A look at what is ahead now that Brexit talks have started


A look at what is ahead now that Brexit talks have started

"A fair deal is possible and far better than no deal", the French former European Union commissioner said.

Although the Brexit secretary said he had been encouraged by the constructive approach both sides had taken, the joint press conference hinted at the difficulties ahead.

The EU is also seeking British commitments to meet all past EU spending pledges when it leaves the bloc, a bill European officials say could amount to upward of EUR60 billion ($67.2 billion).

They said discussions would be split into three stages: citizen rights, the single financial settlement and other separation issues.

Though less visibly upbeat than veteran Brexit campaigner Davis, Barnier insisted the two sides would work together for a "fair deal" that would not "punish" Britain.

Britain now appears to have given in on the EU's insistence that the negotiations first focus on three key divorce issues, before moving on to the future EU-UK relationship and a possible trade deal.

After seven hours of talks in Brussels, Mr Davis - who had previously promised the "row of the summer" over the timetable for the negotiations - said he was optimistic about the talks.

"We want both sides to emerge strong and prosperous, capable of projecting our shared European values, leading in the world, and demonstrating our resolve to protect the security of our citizens".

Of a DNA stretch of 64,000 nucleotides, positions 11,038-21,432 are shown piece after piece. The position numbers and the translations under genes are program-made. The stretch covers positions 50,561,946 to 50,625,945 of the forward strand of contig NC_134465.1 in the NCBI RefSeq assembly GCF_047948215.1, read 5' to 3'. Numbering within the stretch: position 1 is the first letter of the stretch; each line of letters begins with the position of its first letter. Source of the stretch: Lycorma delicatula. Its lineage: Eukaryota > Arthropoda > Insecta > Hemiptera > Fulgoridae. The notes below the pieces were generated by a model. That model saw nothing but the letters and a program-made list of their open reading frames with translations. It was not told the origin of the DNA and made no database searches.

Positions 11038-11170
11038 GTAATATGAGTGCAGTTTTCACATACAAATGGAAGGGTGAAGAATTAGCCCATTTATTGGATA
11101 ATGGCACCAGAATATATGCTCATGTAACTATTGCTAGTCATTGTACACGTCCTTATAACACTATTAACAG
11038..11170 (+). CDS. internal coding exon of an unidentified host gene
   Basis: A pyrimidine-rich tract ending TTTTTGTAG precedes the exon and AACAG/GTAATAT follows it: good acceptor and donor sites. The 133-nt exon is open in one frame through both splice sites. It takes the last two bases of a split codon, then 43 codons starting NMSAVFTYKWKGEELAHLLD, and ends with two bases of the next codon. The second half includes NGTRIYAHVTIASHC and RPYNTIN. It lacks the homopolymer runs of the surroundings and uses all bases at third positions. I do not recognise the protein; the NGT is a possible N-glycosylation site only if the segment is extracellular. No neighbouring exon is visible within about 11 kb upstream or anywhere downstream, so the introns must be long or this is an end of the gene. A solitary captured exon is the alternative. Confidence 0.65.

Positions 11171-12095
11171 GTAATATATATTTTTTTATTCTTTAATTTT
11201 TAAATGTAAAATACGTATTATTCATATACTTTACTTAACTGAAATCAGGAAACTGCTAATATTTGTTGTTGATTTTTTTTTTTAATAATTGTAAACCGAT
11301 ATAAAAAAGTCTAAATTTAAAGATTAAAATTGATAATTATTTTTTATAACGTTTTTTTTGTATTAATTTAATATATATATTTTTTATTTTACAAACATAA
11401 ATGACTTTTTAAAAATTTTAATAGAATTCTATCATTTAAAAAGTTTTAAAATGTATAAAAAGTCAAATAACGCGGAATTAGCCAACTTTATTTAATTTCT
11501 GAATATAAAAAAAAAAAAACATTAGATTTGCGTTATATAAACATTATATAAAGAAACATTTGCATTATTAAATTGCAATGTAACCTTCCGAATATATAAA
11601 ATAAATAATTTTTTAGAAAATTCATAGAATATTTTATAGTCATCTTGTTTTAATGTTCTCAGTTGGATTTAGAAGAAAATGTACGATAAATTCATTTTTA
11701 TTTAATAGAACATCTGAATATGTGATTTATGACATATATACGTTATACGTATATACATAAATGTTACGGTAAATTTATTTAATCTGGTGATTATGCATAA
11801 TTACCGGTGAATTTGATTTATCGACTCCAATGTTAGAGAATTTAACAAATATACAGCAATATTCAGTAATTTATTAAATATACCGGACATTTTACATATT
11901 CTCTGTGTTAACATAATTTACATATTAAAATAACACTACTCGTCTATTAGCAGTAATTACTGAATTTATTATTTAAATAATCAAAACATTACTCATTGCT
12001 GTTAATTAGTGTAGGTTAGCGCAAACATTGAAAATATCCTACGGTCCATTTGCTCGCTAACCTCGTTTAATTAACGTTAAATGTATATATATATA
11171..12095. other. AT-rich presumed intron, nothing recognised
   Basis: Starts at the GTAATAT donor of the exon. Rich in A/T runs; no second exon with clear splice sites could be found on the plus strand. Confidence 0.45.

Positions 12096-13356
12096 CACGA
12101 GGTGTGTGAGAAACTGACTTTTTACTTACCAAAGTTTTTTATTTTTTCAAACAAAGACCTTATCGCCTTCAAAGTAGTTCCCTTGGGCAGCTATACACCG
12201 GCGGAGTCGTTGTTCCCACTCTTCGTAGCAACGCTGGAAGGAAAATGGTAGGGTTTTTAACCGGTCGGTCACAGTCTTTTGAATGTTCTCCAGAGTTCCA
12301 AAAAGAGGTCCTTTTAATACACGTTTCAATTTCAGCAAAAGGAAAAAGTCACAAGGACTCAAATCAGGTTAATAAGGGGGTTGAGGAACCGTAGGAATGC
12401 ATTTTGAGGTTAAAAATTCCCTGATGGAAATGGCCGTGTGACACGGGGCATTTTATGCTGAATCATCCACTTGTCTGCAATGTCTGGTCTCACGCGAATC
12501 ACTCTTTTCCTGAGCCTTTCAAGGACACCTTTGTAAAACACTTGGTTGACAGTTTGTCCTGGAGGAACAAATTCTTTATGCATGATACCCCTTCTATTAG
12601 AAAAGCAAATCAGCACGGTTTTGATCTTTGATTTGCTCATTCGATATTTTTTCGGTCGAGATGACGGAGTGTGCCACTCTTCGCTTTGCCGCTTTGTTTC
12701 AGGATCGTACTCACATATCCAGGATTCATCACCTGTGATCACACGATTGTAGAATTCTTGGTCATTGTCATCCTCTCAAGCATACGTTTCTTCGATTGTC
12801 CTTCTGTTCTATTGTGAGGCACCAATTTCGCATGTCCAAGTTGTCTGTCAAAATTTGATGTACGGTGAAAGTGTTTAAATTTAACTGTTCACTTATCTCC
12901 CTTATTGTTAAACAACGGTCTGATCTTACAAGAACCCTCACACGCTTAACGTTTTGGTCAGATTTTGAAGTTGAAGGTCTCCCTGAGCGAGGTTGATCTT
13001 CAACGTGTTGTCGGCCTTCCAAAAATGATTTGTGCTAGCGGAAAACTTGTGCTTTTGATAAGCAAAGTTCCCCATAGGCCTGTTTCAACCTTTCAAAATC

Barnier said he was hoping to have a clearer timetable by the end of the day. "It is not when it starts, it is how it finishes", he said.

"They should be agreed alongside each other, this is completely consistent with the Council's guidelines which state nothing is agreed until everything is agreed".

Officials are hopeful that there can be swift progress on some areas of the border problem but Mr Davis acknowledged the issue as a whole "will take some considerable time". Led by Germany, Brussels had insisted from the beginning that Britain's decision past year to leave Europe clearly meant it was leaving Europe, with all the attendant privileges.

Asked if he had given any ground to Britain, Mr Barnier said: "I am not in a frame of mind to make concessions, or ask for concessions". "It's not about punishment, it's not about revenge". In mid-May, he claimed: "You can't decide one without the other".

Other issues on the agenda, at least in the near term, include establishing residential rights of more than 3 million European Union citizens now living in the United Kingdom - and the 1 million British expats living in European Union member states - once the formal exit is complete.

Finance minister Philip Hammond confirmed Sunday that it was still the plan to quit not only the EU but the customs union and the bloc's single market as well.

"So, we each have to assume our responsibility and the consequences of our decisions".

The EU has said that before it will start discussing a future trade deal with the United Kingdom, it wants to resolve the biggest uncertainties arising from Brexit, including the future rights of around 3 million EU citizens in the United Kingdom and the arrangements for avoiding a hard border between Northern Ireland and the Republic of Ireland.

For his part Mr Barnier presented Mr Davis with a hiking stick.